Over the past six months, you’ve probably felt an uncomfortable mix of anxiety, sadness, and fear. You’ve perhaps gone through crying spells, angry patches, or even moments of guilt. This feeling you’re experiencing — it’s actually grief.
The coronavirus pandemic has taken so much from us: jobs, the economy, the vague sense that we had some degree of control over our lives…even the watercooler work chat we used to hate but now secretly miss.
Most tragically of course, the virus has taken millions of lives. While it may not be on the same scale, even those fortunate enough not to have lost a loved one are still mourning. From weddings to graduations, music festivals to ball games, most of us are basically grieving the entire year of 2020.
We Live in an Era of Collective Grief
You don’t have to experience the loss of a loved one to grieve. It might seem counterintuitive, but according to experts, we’re all in mourning at present.
Sherry Cormier, PhD, a psychologist specializing in grief, told the American Psychological Association (APA), “It’s important that we start recognizing that we’re in the middle of this collective grief. We are all losing something now.”
Our routine has been disrupted. Entire industries are shut down; first travel and hospitality, then entertainment and retail. Unemployment soared, and with the financial uncertainty it accompanied, the markets crashed. Whether we lost a loved one, our job, financial securities, education, graduation, wedding, or travel plans, we’ve all experienced loss — and we’re all grieving it.
Nonetheless, “There is a communal grief as we watch our work, health-care, education and economic systems — all of these systems we depend on — destabilize,” Cormier added. Our communities feel fragmented, our great cities are shaky, even desolate, and social distancing and face covering safety rules constantly remind us of our loss.
We Grieve Financial Stability and Human Connection
Right now we’re experiencing the loss of all sorts of things — the grief of literally everything — it’s helpful to identify exactly what it is that we’re mourning. Identifying our loss can actually help us find ways to cope with it.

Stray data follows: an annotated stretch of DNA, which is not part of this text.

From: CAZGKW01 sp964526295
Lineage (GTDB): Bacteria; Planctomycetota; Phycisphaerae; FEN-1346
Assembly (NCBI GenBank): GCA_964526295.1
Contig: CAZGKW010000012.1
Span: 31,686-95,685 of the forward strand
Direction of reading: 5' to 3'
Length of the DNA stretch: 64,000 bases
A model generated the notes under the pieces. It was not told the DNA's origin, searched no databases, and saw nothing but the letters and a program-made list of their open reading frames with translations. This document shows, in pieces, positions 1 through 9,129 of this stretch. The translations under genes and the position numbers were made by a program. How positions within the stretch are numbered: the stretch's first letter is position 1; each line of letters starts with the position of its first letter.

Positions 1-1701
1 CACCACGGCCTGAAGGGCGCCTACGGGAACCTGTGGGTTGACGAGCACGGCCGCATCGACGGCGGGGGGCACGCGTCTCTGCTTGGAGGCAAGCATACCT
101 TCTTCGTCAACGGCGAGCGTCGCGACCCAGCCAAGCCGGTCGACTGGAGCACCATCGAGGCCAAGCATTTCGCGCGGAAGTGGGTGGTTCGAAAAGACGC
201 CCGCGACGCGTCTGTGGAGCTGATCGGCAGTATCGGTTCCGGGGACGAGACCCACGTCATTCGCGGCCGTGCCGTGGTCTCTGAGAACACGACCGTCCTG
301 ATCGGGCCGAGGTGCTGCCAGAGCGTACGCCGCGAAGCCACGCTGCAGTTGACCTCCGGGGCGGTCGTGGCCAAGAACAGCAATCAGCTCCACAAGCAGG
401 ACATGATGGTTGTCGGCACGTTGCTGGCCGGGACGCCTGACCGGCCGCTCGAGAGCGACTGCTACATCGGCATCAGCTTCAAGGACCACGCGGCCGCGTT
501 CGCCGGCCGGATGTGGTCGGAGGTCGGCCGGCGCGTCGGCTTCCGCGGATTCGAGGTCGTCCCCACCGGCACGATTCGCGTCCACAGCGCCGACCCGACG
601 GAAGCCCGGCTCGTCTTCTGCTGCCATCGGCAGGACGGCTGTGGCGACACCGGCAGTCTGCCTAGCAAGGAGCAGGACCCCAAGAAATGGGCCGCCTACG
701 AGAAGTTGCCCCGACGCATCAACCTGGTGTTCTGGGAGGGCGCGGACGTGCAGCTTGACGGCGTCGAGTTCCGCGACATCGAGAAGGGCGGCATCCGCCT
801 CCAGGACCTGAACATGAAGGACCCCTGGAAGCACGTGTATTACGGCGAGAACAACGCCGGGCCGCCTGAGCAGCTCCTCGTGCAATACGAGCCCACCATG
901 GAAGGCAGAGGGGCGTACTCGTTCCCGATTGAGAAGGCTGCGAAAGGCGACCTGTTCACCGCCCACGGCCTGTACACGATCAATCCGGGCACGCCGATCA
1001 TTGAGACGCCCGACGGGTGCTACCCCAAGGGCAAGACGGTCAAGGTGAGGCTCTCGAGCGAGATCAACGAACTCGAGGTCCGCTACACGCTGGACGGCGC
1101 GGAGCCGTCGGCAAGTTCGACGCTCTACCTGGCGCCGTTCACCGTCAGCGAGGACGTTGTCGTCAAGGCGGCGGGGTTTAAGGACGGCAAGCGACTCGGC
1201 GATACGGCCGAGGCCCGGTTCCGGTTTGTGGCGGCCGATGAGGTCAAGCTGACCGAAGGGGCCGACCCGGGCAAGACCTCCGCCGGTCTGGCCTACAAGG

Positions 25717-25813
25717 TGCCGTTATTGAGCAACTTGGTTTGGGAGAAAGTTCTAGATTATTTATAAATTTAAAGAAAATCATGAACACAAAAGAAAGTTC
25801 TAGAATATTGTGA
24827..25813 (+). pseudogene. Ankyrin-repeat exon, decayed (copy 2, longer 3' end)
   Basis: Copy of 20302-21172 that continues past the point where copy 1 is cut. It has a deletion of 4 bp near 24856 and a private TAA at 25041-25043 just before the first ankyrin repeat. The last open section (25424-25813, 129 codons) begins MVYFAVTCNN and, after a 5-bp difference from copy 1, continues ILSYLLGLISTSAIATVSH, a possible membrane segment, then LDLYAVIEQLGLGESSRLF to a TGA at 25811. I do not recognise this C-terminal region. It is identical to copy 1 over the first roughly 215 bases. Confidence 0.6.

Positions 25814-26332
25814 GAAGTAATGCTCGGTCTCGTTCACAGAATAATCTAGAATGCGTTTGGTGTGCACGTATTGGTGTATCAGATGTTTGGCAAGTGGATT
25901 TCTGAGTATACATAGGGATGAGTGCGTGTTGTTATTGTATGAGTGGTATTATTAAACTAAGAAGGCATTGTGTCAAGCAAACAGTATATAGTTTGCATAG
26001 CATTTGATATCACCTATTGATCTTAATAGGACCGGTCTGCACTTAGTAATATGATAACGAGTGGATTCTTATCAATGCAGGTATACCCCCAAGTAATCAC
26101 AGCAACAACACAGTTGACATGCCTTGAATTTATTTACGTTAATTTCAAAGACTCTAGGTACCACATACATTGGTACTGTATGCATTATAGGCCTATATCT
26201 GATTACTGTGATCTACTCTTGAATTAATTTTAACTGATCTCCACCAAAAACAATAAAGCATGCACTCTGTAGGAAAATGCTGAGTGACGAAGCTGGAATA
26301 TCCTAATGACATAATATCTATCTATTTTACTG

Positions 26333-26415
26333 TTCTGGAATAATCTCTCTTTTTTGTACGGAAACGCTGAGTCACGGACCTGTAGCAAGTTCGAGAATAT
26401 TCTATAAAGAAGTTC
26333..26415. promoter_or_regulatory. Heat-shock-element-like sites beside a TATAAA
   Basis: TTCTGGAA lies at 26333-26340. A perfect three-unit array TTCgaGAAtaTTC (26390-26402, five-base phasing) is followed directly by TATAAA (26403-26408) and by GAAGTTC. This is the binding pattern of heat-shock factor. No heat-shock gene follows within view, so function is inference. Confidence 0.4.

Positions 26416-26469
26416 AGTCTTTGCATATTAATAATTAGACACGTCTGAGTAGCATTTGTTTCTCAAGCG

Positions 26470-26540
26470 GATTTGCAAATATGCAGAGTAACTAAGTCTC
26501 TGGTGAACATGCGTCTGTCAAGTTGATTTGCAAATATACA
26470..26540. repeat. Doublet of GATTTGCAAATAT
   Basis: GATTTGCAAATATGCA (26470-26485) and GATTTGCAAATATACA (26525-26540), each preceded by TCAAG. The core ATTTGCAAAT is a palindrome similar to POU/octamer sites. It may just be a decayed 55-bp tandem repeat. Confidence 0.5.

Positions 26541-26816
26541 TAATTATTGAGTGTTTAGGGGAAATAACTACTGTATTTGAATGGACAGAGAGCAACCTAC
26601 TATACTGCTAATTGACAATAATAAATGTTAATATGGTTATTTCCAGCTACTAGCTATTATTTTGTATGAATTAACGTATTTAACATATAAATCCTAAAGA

“We’re feeling a number of different griefs,” David Kessler, a leading grief expert, told the Harvard Business Review. “The loss of normalcy; the fear of economic toll; the loss of connection. This is hitting us and we’re grieving.”
One of the main things we’re grieving is our careers. Be it redundancies,furloughs, frighteningly inadequate COVID-19 safety precautions, or even the disruption of working from home — our careers have all been affected.
“Financial instability is a huge grief trigger for many people,” says Talkspace therapist Cynthia V. Catchings, LCSW-S. “We lose the ability to support ourselves and those we love, and with that comes the sense of failure, depression, and even anxiety.” Our financial commitments and privileges determine our standards of life, without an income our student loans, rent, and mortgage pose a heavy burden, at the cost of things we once took for granted. So we cut down and stay at home, but the uncertainty of the pandemic is daunting and has a real impact on our well-being.
Whether we’re missing human connection or, alternatively, needing space from our loved ones, relationships too can cause grief. “Being quarantined with the same individual for weeks on end can put a tremendous burden on a relationship,” says Catchings. “We argue (anger), cry (depression), and have wishful thoughts about the situation being different (bargaining). All three of these are stages of grief.”
We Lose Our Understanding of the World and Sense of Self
Our way of life has changed beyond recognition in a short span of time. Our grief is rooted in losing the attachments we’ve formed over decades to various aspects of life.